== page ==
Identifying the game changers: in every school there are a number of teachers who I see as being game changers. Whether it’s because they were early adopters, or they are risk takers and willing to try something new, or they have a knack at collaborating with their colleagues and building positive relationships, these game changers are a valuable resource. These educators provide their schools with the knowledge, skill set, and confidence needed to make some significant strides in adopting and integrating tech. These game changers enable other teachers to take risks in their own practice after they witness the benefit from tech adoption and the positive affect on learning it can have.
Encourage a culture of innovation: school districts and school leaders must encourage a culture of innovation. We must move from viewing ourselves as the traditional academic, one who is all knowing and all powerful, and we must move towards viewing ourselves as educators who reflect and adapt our practice as we go. We must respond to our environments and the emerging technologies before us and work towards utilizing the power of both. In doing so we will become innovative educators who are better able to meet the needs of each learner we work with. To be a part of a culture of innovation is to be a part of a staff whose leaders value these traits and encourage sharing, collaborating, and growing.
Rework how you spend your time: if we truly value tech adoption and integration, and we truly value pedagogical change, then we must honour that value with the gift of time. I have witnessed many schools tinkering with how time is spent at school. Whether it is allocated team planing time, timetabled collaborative blocks, or teachers who coach and mentor their colleagues through making changes in their craft, there are many ways we can rework our time to accommodate and support the adoption and integration of technology in our classes.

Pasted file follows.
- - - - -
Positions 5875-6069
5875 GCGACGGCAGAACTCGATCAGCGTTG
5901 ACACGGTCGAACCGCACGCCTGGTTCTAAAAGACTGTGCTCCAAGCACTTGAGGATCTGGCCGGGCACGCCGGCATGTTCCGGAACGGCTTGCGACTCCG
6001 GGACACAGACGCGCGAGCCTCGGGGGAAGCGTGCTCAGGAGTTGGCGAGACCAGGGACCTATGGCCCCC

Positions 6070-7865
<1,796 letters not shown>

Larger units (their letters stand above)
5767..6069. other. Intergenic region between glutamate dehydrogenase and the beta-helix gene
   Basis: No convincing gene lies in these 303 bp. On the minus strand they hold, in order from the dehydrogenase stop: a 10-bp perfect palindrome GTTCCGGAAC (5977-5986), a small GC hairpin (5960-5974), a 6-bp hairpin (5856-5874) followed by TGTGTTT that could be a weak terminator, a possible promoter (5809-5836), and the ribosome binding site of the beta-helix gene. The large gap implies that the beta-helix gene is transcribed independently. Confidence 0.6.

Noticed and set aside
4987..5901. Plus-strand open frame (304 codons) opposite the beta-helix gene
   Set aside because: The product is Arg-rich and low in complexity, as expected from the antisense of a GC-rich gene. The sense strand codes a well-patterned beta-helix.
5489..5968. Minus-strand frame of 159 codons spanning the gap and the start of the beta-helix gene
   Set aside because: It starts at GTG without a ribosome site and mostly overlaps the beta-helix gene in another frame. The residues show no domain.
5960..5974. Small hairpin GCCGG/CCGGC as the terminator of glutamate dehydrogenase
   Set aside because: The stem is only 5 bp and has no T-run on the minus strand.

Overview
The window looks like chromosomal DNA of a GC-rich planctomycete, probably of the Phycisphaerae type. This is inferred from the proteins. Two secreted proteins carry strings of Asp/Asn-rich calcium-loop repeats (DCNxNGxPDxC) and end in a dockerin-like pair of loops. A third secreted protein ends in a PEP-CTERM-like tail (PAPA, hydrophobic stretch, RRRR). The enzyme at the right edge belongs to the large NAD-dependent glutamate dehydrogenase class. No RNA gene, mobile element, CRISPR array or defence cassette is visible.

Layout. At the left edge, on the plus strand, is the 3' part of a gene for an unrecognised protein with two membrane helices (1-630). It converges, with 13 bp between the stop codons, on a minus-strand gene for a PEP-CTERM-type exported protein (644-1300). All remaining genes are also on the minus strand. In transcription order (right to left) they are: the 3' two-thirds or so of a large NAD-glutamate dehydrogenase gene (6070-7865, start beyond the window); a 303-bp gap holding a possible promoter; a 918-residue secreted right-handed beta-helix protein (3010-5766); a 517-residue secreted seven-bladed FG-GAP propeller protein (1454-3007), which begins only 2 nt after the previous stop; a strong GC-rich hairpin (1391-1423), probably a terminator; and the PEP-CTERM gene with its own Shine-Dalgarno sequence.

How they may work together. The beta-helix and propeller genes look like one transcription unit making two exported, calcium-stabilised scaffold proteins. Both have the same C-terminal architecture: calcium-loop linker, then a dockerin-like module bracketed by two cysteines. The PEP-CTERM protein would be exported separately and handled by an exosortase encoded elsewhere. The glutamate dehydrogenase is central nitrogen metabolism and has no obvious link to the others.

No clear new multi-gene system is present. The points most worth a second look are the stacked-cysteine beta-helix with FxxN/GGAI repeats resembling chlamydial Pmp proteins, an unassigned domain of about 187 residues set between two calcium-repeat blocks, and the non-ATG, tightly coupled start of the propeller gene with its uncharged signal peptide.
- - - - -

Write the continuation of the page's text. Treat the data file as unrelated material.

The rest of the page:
Empower learners: we cannot overlook the role that the most powerful person in our classroom has in enabling tech in our practice: our learners. Students create, collaborate, publish, mash-up, network, and discover in online platforms ALL DAY LONG. It’s not a matter of having them be a part of the conversation around tech adoption and integration in the classroom, they should be leading the conversation around tech adoption and integration in the classroom. BYOD allows us the opportunity to incorporate their tools in to our classrooms. But more importantly, embracing a learning culture that empowers student voice, leadership, and teaching with these web 2.0 tools in mind alters the fabric of how we view school. And on top of that, teachers benefit from the expertise from our students in helping us through this transition.
My hope is that we begin to eliminate the barriers outlined in this post and find innovative structures that allow the enabling factors to flourish. In the coming months I will share how I’m doing just so in my own practice as I collaborate with colleagues on adopting and integrating technology in their practice.